Dental X-rays have come a long way. Todayâ€™s dental X-rays are safer, faster, more comfortable, and more informative than the X-rays of years past. Digital X-rays, one of the latest and most advanced dental technologies, produce high-quality images of your teeth that can be viewed instantly by you and your dentist on a LCD monitor. Digital X-rays reduce radiation by up to 90% and provide exceptional diagnostic information to ensure that potential problems are caught in their earliest stages. Intraoral photography is another alternative to traditional dental X-rays. With intraoral photography, problems such as cavities, fractures and discolorations in the teeth are captured through clear and sharp photographic images that are taken with a 35mm or digital camera.
If you haven't had a Panorex X-ray yet, you should know it's nothing like you've experienced before. While you'll still wear a lead apron to protect yourself from radiation, you'll stand in the center of the machine. The camera rotates in a half circle around your head, starting at one side of the jaw and ending at another. For a clear picture, you'll need to remain still; don't worry -- it only takes a few seconds for the process to complete.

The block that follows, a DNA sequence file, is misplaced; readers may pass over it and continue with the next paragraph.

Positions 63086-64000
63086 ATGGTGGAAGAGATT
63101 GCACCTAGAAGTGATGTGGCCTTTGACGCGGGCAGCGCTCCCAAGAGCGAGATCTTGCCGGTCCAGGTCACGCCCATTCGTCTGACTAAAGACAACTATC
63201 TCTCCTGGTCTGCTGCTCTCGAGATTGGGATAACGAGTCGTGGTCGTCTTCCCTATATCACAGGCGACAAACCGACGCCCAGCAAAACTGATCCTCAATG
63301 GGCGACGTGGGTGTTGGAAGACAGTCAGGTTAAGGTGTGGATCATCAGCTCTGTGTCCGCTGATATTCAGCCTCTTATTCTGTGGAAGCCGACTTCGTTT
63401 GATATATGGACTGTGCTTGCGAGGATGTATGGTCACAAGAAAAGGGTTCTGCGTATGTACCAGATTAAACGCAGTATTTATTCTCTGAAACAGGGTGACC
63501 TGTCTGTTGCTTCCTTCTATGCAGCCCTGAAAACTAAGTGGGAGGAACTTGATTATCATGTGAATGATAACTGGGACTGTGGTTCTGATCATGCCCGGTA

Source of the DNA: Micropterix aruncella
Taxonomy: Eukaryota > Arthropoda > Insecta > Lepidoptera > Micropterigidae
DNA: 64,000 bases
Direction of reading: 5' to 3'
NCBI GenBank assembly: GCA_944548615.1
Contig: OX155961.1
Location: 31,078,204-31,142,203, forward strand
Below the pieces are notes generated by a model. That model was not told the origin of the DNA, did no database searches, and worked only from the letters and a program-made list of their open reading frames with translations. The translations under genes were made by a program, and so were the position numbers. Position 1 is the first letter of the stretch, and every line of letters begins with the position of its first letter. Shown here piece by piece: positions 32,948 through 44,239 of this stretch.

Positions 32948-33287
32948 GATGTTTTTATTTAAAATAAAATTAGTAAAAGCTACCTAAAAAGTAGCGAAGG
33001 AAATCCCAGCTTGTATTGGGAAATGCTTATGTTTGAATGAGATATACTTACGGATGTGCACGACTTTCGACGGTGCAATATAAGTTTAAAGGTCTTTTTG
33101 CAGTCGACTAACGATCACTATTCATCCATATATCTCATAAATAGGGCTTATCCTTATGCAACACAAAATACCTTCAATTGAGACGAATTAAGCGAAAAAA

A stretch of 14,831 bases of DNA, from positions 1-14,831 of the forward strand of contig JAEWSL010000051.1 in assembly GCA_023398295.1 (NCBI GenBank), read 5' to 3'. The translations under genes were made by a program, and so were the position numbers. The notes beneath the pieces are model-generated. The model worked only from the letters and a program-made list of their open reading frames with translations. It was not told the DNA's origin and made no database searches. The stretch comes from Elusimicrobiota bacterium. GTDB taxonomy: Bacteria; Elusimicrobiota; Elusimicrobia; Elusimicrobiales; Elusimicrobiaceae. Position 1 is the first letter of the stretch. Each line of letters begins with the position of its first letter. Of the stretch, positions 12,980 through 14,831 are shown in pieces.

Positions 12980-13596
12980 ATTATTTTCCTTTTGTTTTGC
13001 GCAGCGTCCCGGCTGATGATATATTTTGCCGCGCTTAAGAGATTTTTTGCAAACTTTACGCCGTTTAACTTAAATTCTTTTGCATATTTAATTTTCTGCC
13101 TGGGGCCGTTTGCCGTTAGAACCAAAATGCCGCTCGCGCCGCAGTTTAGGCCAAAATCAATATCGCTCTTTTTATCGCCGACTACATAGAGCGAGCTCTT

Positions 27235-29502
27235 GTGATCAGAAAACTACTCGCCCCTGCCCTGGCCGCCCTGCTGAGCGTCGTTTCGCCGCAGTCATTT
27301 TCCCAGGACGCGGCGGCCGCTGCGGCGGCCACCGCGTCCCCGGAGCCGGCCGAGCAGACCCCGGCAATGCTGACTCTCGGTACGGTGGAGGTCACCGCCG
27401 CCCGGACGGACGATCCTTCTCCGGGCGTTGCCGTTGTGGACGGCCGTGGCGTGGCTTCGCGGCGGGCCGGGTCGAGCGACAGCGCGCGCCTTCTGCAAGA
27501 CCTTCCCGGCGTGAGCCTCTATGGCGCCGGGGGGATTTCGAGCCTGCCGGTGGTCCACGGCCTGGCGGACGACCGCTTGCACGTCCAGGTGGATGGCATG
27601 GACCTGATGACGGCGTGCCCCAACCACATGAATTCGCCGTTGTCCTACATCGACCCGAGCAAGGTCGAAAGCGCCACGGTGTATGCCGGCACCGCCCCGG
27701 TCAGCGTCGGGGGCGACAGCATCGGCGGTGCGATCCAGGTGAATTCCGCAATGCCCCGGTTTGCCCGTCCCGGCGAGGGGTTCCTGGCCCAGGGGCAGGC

The Panorex X-ray is a single picture of all your teeth and surrounding bones. Sometimes referred to as a single FMX, or full mouth X-ray, the Panorex provides a two-dimensional panoramic view of your mouth. The resulting X-ray includes more than just a couple of teeth at a time -- and is an excellent alternative to the tiny pictures your dentist has to piece together to see a complete set of your teeth.
The Panorex X-ray also exposes parts of your jaw that can't be seen with traditional dental X-rays. With a Panorex single FMX, your dentist can view your entire upper and lower jawbone, your temporomandibular joints (TMJ), or jaw joints, the nasal sinuses and their surrounding bone and the mandibular nerve, which provides sensation to the teeth and gums of the lower jaw.